Bowe Bergdahl, the U.S. soldier who was held captive in Afghanistan for five years before being freed in a prisoner swap with the Taliban in 2014, pleaded guilty on Monday to desertion and endangering fellow troops for walking away from his unit in 2009.
"I left my observation post on my own," Bergdahl was quoted by AFP as having told a court martial in Fort Bragg, North Carolina.
"I understand leaving was against the law," he added.
Bergdahl's decision to plead guilty put an end to more than two years of legal jousting over a case that inflamed U.S. political divisions over the Afghan war.
Earlier this year Bergdahl's lawyers sought to have the case against him thrown out after President Donald Trump labelled him a "dirty rotten traitor," ostensibly prejudicing the case.
Trump had also called during his run for president for Bergdahl to be put to death for desertion.
The court, however, ruled that Trump's words, even if he was the incoming commander in chief, did not have any weight in the courtroom.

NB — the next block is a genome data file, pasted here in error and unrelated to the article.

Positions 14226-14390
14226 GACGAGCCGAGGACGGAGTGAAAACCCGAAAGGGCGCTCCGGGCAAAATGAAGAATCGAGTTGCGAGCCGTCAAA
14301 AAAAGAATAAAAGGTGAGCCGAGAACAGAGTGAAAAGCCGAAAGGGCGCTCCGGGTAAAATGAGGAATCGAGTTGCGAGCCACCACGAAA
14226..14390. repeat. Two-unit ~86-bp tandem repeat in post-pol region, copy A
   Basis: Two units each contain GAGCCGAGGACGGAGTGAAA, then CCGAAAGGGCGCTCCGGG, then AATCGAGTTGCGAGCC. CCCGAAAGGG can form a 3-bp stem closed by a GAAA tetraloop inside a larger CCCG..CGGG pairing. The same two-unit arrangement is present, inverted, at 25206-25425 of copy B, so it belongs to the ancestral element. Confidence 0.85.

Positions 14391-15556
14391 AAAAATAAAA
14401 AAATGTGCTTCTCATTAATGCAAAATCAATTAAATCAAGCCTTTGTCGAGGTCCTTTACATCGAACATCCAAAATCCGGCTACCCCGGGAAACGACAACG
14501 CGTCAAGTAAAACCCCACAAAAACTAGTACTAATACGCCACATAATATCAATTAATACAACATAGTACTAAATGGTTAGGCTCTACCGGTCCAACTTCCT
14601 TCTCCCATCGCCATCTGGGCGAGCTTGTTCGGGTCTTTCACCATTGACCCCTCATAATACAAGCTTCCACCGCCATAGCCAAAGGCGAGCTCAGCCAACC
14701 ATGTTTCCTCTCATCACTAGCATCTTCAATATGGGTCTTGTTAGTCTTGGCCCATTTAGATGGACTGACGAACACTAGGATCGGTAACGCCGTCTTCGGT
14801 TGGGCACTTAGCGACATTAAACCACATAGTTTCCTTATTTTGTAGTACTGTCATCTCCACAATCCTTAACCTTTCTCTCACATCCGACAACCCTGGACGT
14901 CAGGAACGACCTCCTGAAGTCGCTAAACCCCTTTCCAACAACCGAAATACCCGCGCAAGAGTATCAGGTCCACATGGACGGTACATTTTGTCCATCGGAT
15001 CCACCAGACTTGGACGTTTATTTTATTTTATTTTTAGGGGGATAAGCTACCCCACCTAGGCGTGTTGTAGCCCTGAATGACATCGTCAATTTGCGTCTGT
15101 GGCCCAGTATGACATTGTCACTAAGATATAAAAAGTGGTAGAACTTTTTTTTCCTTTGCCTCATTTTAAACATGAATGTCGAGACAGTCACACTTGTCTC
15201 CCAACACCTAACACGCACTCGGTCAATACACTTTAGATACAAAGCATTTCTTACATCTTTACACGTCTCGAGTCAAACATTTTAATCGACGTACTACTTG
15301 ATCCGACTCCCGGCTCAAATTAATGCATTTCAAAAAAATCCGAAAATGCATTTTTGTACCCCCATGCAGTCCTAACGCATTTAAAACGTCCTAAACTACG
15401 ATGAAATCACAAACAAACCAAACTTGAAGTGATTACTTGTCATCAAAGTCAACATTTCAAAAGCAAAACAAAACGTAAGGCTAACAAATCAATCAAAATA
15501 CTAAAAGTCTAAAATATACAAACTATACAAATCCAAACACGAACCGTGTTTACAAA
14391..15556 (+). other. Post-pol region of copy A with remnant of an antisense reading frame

Asked about Bergdahl's guilty plea on Monday, Trump said, "I'm not going to comment on him, but I think people have heard my comments in the past."
Bergdahl, 31, disappeared from Combat Outpost Mest-Malak in rugged Paktika Province, eastern Afghanistan, on June 20, 2009.
After departing the base, leaving behind his firearm, he was quickly captured by militants and held prisoner by the feared Haqqani faction, a Taliban-linked, Pakistan-based organization blamed for many deadly attacks on U.S. soldiers.
He was eventually freed in a May 2014 deal after the United States released five Afghan detainees from Guantanamo Bay.
Critics said that, in making the quiet trade for Bergdahl, the administration violated the 2014 National Defense Authorization Act, which requires a 30-day warning before releasing terrorists from the compound - charges that then U.S. Secretary of Defense Chuck Hagel denied.
A private first class at the time of his disappearance, he was automatically promoted twice in captivity, first to the rank of specialist and then sergeant.
Bergdahl has said he never intended to join the enemy but instead meant to go to another base to report problems in his military unit.
He pleaded guilty to one count of desertion and a second of misbehavior before the enemy, also referred to as endangering troops. The first charge carries a maximum sentence of five years in prison while the second could mean up to life in prison.